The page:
Our hope is to keep our interests aimed at all things blogging, and to look at the “protect” part of our name in a slightly broader sense. Sure, we’ll still report on imprisoned bloggers, censored and harassed bloggers. People being injured, jailed and killed for expressing themselves or sharing information in this format, but we also want to celebrate the idea of blogging as a viable medium and raise the profile some. You know, the Electronic Frontier Foundation, The Committee to Protect Journalists, Reports Without Borders and many others are conducting amazing legal fights for free speech and electronic media. It’s not exactly a neglected area. But it’s an area under wide attack from all sides. Those organisations do great work and the benefits to reach bloggers, but their scope is much wider.
We see our niche as focusing on the individual bloggers out there. The girl who mostly writes about fashion but one week when a coup is under way in her country she becomes one of the most read political reporters. The Iranians who use mobile phones, Twitter accounts, blogs and Facebook groups to get the message out as reporters in their country are sequestered to the office. We also want to show people the tools to use for better blogging. Some of these are technological, like open source systems, proxies, security settings and the like. But they can also be things like legal guides. Letting people know their rights. We also want to highlight information about how to report on things better, file freedom of information requests, protecting their identity online and maybe some decent essays on just how to write better. All these things have the accumulative result of protecting bloggers. Because were in the day and age now where anyone can launch a website in a few clicks. It’s very easy to spread a message now. It’s also very easy to get yourself into more trouble than you planned for.
How would you say the situation for bloggers are across the globe these days? Are there any specific cases you would like to single out?
Both good and bad. It’s good that more people are blogging. It’s good that the range of topics people are blogging about is growing hourly. But it’s getting scarier as well. People are writing things, expressing themselves, getting something off their chest, but often not knowing what the response can be. The Committee supports people saying what they need to say, and we think blogs are a great way to do it, or we wouldn’t be doing this.
But we don’t live in a world where everyone simply respects everyone else’s right to free speech. When we think about censorship most of us traditionally look at actions taken by an oppressive government. That is of course, still happening all over the place. But the barriers to becoming a censor are lowering almost as fast as the barriers to becoming a blogger. Companies troll the internet and fire employees who are posting content they deem damaging to their brand image. They sue first and let the potential legal costs silence people. Cut-rate hackers launch DOS attacks because they don’t like what they’ve seen on someone’s website. The same social networks that build the systems so many of us use are sometimes too quick on the trigger to kill a group, profile or conversation that may be viewed as offensive by someone somewhere. Political action groups launch mass email campaigns to get sites taken down, siting poorly worded, vague TOS reasons that may or may not apply to what they are complaining about, but the service provider shuts them down anyway.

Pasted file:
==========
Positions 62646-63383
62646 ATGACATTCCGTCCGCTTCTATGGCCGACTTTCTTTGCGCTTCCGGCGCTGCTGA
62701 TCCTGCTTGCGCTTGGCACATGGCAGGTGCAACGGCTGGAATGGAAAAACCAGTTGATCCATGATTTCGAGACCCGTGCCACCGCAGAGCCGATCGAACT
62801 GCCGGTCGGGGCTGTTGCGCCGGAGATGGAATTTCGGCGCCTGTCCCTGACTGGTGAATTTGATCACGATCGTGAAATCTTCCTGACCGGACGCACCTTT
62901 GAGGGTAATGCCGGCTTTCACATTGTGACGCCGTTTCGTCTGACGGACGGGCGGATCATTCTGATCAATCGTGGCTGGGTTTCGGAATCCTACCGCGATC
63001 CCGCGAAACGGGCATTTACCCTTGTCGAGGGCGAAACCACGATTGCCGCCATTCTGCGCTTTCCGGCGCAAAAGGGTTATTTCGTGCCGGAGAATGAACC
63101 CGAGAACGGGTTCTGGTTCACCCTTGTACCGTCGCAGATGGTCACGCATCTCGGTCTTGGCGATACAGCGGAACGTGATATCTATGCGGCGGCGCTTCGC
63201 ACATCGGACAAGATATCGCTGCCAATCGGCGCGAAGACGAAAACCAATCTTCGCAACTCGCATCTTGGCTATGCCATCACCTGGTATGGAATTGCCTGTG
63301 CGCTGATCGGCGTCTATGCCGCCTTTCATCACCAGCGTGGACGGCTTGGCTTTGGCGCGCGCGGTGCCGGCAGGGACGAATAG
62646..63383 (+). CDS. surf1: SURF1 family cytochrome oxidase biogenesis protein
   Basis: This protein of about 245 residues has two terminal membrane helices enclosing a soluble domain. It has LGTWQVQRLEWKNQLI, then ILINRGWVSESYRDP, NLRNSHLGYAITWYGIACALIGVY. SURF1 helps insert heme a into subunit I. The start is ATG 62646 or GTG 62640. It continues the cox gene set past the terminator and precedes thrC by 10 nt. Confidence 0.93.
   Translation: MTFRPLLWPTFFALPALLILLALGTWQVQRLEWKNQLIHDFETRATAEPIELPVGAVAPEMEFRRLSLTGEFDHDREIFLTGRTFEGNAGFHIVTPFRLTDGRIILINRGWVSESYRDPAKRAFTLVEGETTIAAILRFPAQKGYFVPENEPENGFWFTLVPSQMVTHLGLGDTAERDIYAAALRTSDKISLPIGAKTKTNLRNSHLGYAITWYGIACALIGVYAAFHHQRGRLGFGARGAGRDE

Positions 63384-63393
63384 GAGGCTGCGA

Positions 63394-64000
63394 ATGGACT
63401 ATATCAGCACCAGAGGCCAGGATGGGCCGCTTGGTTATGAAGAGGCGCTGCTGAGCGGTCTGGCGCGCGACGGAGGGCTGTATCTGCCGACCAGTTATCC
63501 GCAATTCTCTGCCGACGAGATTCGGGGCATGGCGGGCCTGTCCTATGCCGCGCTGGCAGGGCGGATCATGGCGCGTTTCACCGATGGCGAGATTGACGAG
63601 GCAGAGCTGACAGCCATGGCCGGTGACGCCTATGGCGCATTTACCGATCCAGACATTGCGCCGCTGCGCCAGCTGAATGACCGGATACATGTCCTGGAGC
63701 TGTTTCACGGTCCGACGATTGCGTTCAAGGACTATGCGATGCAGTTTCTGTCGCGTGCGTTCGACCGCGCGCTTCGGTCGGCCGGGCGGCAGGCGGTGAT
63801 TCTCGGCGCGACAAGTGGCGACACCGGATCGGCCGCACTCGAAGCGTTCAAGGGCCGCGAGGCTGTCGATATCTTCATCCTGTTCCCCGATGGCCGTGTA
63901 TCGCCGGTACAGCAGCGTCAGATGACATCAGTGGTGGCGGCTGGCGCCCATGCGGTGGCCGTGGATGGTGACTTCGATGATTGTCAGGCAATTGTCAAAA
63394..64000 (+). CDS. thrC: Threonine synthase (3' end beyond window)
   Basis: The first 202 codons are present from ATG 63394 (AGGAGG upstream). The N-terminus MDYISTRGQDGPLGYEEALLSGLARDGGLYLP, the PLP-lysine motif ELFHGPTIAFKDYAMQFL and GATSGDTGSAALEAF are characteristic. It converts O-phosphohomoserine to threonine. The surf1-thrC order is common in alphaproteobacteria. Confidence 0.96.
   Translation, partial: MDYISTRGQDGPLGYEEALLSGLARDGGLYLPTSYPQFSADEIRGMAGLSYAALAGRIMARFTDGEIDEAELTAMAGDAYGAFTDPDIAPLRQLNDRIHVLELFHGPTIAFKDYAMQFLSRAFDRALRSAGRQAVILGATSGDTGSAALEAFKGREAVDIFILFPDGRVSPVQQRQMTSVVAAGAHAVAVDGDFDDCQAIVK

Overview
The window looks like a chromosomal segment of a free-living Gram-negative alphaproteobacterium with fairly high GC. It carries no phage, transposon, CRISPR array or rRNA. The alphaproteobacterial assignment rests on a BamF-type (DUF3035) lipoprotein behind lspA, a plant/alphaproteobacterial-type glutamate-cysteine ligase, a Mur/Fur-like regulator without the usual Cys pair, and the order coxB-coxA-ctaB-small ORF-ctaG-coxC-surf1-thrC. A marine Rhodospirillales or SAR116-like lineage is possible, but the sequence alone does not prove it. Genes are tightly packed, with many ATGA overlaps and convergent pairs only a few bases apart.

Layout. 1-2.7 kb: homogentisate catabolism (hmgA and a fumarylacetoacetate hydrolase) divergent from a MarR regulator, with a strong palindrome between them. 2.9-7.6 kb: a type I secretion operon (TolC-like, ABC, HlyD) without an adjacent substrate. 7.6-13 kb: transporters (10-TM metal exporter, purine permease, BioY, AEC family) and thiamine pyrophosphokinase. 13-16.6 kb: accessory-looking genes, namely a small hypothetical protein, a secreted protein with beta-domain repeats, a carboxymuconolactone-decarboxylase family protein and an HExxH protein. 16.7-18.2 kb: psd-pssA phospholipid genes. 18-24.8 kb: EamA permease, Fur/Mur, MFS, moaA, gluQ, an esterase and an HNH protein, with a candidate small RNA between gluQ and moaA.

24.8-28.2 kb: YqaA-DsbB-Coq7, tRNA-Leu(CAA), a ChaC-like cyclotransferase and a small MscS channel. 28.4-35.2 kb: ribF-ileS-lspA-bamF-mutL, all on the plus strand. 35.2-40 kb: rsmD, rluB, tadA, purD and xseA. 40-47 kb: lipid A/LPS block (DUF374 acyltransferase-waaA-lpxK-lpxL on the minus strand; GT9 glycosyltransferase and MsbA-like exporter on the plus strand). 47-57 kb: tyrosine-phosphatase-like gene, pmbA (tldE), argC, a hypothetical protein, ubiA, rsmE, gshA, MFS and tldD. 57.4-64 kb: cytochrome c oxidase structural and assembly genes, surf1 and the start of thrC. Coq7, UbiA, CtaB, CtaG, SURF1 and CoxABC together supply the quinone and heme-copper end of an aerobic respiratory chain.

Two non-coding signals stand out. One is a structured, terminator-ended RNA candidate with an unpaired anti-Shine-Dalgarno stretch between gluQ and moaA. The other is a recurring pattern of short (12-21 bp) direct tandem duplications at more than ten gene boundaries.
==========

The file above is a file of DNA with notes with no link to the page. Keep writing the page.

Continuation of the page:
We try to report on these situations when we can but people also need to share the information with us however and whenever they find it. In Virginia a woman was jailed for reporting on local narcotics cops in her town. In Azerbaijan two bloggers were arrested on trumped up charges over a satirical video they posted. A woman who very likely did commit an act of libel was hit with a legal ruling that challenges blogger safety elsewhere by forcing Google to reveal the identity under rather broad conditions. All these are on our site now, but there is are loads more cases like them out there. In Iran right now people are allegedly being asked to log into their social profiles when landing at the airport so security can see what they’ve been posting on them.
You’ve appearde on Al Jazeera. Tell us a little bit about that,
I participated in an episode of The Listening Post, which aired last week on Al Jazeera English.
The show was focused on the limits of online anonymity; how much people really have and how easily it can be taken away. While we work to promote the right to privacy for bloggers we also want them to be aware of existing laws as well as the very real possibility that they could be identified through their content, by their blog host or through intensive investigation by a motivated person. Bloggers need to know their rights and also the ways of keeping themselves safe, but they also need to know how much anonymity they can expect.
I’d like to thank Andrew for taking the time, and urge all of you to visit Committee to Protect Bloggers. They’re doing important stuff, so make sure you check them out.